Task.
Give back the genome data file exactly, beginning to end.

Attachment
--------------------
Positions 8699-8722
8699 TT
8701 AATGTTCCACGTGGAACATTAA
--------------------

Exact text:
Positions 8699-8722
8699 TT
8701 AATGTTCCACGTGGAACATTAA